The giant treehouse overlooks the woods around the garden.

In addition to introducing children to nature, the children’s garden will be used to enhance and expand upon existing programs, including classes, summer camps, field trips and more.

“The Dig and Grow Gallery will be used for summer camps such as Bee Smart Eat Smart,” says Cora Keber, director of education at the garden. “Kids will get the chance to plant different things, as well as harvest fruits and vegetables that they can cook into healthy foods. It’s all about discovering how what we eat is linked to our health.”

Keber and Cruse-Sanders point out where the water will flow over the granite features.

The Georgia Discovery Plaza showcases the state’s ecology, industries and history. By pressing a button, children can watch water erupt and trickle through a granite map of the state from the piedmont area to the coast. The granite highlights an important habitat and industry in Georgia, and was locally sourced from Elbert County.

Gardens filled with vegetables and sunflowers—the children’s garden signature plant—are atop an underground explorer area. Children can look through windows to study soil science and plant roots. When seasons change, the windows will be replaced with interchangeable panels designed by Lamar Dodd School of Art students.

Sunflowers are the signature plant for the children’s garden.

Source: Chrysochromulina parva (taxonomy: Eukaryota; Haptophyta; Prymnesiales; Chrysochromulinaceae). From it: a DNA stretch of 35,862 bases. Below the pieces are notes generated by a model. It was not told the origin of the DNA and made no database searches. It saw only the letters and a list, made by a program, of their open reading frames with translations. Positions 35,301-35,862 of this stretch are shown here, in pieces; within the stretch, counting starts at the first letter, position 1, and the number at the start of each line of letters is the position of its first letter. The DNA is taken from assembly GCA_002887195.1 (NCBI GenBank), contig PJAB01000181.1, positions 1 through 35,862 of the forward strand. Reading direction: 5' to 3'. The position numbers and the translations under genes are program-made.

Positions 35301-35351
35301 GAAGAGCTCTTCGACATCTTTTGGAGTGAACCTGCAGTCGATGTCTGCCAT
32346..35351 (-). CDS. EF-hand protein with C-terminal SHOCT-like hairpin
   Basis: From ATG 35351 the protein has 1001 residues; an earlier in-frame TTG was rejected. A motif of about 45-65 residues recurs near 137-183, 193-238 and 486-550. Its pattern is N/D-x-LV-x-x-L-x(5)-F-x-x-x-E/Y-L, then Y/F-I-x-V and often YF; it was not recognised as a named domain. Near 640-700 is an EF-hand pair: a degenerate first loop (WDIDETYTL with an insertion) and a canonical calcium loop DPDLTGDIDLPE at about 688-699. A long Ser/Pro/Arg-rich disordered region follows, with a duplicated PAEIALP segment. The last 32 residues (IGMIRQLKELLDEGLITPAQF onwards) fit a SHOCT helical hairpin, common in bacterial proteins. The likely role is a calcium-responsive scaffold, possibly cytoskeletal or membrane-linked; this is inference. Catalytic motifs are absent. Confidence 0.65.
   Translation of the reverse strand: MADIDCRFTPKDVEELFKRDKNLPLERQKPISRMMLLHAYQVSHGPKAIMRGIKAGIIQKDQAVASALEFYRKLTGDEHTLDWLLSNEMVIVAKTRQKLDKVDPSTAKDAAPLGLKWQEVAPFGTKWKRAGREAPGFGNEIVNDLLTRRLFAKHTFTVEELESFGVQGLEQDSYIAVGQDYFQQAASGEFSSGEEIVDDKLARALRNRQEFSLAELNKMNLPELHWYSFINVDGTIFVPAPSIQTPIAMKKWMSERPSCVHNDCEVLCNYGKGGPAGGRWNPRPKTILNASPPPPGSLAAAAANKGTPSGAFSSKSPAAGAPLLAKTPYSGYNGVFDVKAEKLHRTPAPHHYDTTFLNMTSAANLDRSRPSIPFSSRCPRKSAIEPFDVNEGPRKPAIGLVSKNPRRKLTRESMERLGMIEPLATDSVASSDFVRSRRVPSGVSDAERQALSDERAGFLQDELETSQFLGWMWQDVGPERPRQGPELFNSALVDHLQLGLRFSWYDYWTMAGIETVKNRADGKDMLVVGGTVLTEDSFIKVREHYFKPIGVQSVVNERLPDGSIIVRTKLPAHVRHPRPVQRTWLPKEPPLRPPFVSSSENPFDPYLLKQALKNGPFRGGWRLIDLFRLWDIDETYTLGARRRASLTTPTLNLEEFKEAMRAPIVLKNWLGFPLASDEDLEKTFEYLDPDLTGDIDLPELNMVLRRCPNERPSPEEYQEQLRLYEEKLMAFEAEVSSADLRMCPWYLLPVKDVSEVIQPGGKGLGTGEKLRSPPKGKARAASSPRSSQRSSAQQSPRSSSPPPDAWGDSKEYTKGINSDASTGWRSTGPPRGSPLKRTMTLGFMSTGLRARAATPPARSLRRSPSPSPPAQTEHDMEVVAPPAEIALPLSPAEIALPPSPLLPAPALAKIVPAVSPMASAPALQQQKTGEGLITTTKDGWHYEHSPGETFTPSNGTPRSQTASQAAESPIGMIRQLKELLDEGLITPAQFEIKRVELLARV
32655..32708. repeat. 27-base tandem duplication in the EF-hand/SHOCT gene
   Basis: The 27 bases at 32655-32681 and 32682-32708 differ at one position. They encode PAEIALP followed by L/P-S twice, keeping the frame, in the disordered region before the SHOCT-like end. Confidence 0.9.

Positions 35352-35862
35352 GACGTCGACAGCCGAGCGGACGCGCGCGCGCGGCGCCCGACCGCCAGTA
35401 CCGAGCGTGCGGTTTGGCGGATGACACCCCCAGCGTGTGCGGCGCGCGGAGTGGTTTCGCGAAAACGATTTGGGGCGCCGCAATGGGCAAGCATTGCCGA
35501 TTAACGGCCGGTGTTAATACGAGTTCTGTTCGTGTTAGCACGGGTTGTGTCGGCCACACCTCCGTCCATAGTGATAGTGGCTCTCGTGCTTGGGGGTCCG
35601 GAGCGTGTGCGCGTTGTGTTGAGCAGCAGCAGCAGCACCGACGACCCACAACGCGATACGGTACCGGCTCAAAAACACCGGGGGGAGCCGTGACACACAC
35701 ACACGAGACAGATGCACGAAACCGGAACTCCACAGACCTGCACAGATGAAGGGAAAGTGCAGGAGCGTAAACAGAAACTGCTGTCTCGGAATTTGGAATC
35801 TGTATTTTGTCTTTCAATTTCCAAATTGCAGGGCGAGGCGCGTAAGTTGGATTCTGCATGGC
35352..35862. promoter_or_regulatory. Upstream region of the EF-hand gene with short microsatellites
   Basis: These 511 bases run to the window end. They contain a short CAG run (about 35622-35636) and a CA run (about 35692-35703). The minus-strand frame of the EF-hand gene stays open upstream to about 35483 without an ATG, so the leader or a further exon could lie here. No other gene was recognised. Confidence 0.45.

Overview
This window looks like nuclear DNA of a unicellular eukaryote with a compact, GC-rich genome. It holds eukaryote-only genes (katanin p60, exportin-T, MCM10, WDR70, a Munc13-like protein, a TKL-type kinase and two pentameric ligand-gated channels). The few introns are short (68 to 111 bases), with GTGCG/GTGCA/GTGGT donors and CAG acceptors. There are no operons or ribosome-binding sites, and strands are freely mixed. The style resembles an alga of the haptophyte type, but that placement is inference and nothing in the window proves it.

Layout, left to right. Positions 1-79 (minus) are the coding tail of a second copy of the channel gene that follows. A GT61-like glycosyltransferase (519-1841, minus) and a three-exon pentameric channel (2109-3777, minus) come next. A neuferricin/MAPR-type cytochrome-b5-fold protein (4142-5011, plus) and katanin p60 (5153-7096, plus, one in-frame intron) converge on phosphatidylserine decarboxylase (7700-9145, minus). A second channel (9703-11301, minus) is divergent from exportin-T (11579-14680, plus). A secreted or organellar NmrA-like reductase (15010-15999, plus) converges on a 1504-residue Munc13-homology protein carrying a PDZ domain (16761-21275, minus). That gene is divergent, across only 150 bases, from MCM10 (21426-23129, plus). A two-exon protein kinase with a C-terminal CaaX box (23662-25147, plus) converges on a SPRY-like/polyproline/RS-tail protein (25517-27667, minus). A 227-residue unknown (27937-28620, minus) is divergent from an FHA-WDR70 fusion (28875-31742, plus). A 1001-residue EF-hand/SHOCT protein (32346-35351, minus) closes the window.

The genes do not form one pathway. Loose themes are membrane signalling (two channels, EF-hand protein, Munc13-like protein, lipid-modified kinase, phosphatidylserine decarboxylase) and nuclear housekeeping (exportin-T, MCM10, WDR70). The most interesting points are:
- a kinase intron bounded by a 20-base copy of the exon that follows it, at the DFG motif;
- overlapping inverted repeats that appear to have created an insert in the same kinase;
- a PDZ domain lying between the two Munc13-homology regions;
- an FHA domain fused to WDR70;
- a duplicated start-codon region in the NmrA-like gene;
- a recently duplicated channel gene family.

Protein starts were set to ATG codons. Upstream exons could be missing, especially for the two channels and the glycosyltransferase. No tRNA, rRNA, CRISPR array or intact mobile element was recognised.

The journey through the garden takes children through a fallen, giant chestnut tree. Children can run their hands along the bones of the old chestnut tree (the once plentiful, economic-driver that was wiped out by the rapid and devastating chestnut blight infection) before climbing up into a tree house overlooking the State Botanical Garden’s tree canopy.

“Everything is connected. Every feature of the garden intersects and connects, allowing everyone to leave with a unique experience and feeling that much closer to nature,” Cruse-Sanders said.

Colorful flowers by the gazebo, pitcher plants by the Monet Bridge, and a variety of insect sculptures will help educate children to Georgia’s native plants and endangered pollinators.

The family of Alice H. Richards, who died in May 2007, donated the initial $1 million toward the $5 million children’s garden.

“She would be beaming with pride at this,” said Jim Richards, Alice H. Richards’ son. “She would be following the development with tremendous interest.”


Writer: Leah Moss, leahmoss@uga.edu, 706-583-0962

Contact: Cora Keber, ckeber@uga.edu, 706-542-6158

October Native Plant of the Month: Georgia Aster

GEORGIA ASTER

Symphyotrichum georgianum